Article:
Ask a Journalist: What is an AMBER Alert, and how do they work?
A WHQR listener called the newsroom to ask about AMBER Alerts: how do they work, and where do they come from? What happens after? WHQR’s News Director Ben Schachtman interviewed reporter Camille Mojica to see what she found out for our ‘Ask a Journalist’ segment…
Ben: Ok, Cami, we recently had a listener call in to ask us about something we all have received at some point in our lives:
Dr. Charles Lewis: “...Recently there was an AMBER Alert out. And it got me thinking about AMBER Alerts, we really don't know much about them. I just would like to talk to someone about maybe possibly doing a story about them… Thank you for your time. Have a great day.”
Ben: So, what is an AMBER alert?
Cami: In short, an AMBER alert is issued when a child has been criminally abducted and/or is in danger or at risk of death. So, this really is the highest level of severity. But I also want to talk about the history a little bit, and where it came from. The AMBER Alert System began in 1996 when Dallas-Fort Worth broadcasters teamed with local police to develop an early warning system to help find abducted children.
Ben: And does AMBER stand for something? A name?
Cami: Unfortunately, yes. AMBER stands for America's Missing: Broadcast Emergency Response and was created as a legacy to 9-year-old Amber Hagerman, who was kidnapped while riding her bike in Arlington, Texas, and then brutally murdered. Other states and communities soon set up their own AMBER plans as the idea was adopted across the country.
Ben: Wow, that’s horrible, but also kind of incredible.
Cami: No, really, it is. The level of web-weaving and work between all different kinds of agencies, local, state and national is insane.
Ben: Okay, so let’s get into that part. What’s the process?
Cami: Yeah, so here’s the thing. AMBER alerts have a specific criteria that need to be met before they’re sent out. The child needs to be 17 years old or younger; the abduction is not known or suspected to be by a parent of the child, unless the child’s life is suspected to be in danger of injury or death; the child is not a runaway or voluntarily missing; and the abduction has been reported to and investigated by a law enforcement agency.
Ben: So is that like local police, or sheriff’s office?
Cami: For us, that’s the New Hanover County Sheriff’s Office. Lt. Jerry Brewer with the Sheriff’s Office told me that the “investigation” portion isn’t a long investigation the way you’d see on Dateline or something.
Lt. Brewer: “I mean, it's pretty quick. Once they, you know, have enough evidence to support it and they put it out.”
Cami: So the language for the criteria mostly boils down to, is your child missing and not a runaway, is their life in danger.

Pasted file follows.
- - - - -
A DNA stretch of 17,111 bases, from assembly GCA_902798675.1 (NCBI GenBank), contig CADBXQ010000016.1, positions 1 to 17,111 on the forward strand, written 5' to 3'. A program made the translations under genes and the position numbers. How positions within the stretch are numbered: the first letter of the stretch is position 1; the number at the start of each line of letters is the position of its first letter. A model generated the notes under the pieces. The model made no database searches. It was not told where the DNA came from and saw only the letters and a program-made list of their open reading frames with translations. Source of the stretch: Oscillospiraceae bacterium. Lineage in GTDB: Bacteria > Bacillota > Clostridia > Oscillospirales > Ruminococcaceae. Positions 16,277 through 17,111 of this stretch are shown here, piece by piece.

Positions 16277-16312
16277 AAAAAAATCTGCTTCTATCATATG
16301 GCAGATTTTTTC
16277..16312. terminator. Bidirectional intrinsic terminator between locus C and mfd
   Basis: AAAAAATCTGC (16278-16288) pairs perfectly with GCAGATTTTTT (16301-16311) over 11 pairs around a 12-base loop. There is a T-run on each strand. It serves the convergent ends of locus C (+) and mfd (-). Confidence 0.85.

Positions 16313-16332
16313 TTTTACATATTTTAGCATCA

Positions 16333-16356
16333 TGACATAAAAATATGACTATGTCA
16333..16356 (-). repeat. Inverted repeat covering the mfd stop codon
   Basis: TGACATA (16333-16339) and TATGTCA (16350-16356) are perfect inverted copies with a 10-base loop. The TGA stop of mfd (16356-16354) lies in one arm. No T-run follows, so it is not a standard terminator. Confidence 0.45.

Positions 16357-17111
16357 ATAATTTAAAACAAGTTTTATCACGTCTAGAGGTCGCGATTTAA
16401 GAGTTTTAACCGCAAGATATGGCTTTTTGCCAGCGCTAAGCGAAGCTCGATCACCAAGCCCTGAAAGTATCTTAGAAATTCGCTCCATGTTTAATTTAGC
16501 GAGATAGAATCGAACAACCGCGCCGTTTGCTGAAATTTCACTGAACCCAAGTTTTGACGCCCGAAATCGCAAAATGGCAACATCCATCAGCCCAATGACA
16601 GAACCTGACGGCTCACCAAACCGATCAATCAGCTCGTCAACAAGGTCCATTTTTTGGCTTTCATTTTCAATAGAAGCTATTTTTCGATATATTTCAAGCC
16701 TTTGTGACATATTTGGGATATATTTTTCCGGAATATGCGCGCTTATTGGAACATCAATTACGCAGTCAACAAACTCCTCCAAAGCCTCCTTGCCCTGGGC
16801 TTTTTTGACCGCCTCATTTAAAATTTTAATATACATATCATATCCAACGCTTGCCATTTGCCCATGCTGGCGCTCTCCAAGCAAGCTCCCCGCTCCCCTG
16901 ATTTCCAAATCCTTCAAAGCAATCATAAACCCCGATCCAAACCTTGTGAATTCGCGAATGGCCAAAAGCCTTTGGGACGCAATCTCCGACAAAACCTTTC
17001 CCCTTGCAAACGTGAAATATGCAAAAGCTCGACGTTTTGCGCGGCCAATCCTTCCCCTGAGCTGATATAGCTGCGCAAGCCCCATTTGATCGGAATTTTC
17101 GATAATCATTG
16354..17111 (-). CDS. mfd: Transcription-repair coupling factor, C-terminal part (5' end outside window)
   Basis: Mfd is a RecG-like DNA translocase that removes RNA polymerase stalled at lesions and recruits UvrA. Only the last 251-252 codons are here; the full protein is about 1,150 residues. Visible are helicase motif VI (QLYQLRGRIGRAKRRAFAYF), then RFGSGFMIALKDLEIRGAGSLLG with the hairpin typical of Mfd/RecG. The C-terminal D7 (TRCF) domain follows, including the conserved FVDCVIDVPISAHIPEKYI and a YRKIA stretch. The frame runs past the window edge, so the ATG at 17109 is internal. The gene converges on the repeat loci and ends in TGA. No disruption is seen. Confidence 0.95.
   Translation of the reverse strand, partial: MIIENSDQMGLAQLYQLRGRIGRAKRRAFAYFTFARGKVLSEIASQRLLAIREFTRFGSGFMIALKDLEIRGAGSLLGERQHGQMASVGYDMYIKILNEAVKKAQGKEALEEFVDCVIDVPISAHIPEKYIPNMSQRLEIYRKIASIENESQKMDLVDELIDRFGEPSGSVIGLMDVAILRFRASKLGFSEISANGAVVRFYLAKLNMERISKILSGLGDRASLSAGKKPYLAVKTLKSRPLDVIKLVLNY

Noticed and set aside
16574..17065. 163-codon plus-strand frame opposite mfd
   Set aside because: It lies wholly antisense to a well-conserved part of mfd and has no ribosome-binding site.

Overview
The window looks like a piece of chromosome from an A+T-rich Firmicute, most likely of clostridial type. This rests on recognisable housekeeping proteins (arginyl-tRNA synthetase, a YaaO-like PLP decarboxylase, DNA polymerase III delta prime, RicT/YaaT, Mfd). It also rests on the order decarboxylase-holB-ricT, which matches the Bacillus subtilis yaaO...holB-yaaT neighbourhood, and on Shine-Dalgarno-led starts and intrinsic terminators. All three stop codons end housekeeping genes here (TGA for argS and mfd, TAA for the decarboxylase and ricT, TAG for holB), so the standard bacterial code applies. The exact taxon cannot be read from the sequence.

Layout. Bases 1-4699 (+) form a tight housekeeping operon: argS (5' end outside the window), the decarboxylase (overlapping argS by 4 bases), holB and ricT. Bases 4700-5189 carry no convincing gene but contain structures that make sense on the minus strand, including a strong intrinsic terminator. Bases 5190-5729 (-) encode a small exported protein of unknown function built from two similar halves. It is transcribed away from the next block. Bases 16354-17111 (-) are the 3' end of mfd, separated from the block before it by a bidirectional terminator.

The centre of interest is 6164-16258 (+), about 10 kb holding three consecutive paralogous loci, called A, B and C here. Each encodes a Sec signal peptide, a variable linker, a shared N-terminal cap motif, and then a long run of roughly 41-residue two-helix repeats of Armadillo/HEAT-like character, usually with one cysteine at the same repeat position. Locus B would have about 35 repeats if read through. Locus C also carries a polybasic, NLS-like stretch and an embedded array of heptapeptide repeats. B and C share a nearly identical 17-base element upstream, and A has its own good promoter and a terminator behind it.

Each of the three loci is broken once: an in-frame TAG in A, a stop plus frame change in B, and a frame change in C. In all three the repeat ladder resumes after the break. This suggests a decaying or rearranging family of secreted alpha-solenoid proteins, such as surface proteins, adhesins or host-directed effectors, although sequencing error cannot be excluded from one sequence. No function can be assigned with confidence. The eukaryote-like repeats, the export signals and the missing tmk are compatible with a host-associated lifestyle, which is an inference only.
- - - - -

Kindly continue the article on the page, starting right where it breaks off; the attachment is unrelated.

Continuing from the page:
Cami: Now, once law enforcement has determined that a child has been abducted and the abduction meets AMBER Alert criteria, law enforcement notifies broadcasters and state transportation officials. The actual alert is created by the NC Center for Missing Persons.
AMBER Alerts interrupt regular programming and are broadcast on radio and television and DOT highway signs. And when you get them to your phone, that’s because your cell provider has agreed to opt into disseminating the alerts to its customers.
Ben: So it’s not part of some conspiracy…?
Ben: Ok, ok — and Amber alerts are similar to our Emergency Alert System, or EAS, right? That’s the loud alert that comes over your radio — and sometimes your phone — when there’s a tornado or flooding?
Cami: Absolutely! They’re all linked through the FCC. But one main difference is that we can override the EAS if we don’t want it to play over a particular program — but the FCC has decided AMBER alerts will override all programming and play over the airwaves into your radios.
Ben: Okay, what about data? Are there records of these alerts?
Cami: Yes, data about abducted persons, and especially children is actually pretty well documented once they’ve been reported to law enforcement. You can find a list of active and previous AMBER alerts at the National Center for Missing and Exploited Children’s website for national ones, and the NC Center for Missing Persons for North-Carolina-specific alerts.
Cami: This definitely isn’t a happy topic. But, I want to end on some hopeful numbers. As of May 1, 2022, the AMBER Alert system has contributed to the recovery of 1,114 children and wireless emergency alerts resulted in the rescue of 123 children. And, AMBER Alert cases have shown that some perpetrators release abducted children after hearing the AMBER Alert.
Ben: Well, Cami Mojica, thank you for taking a look into this.
Cami: You’re welcome, and remember, stay alert when you receive an AMBER notification. It could save a child’s life.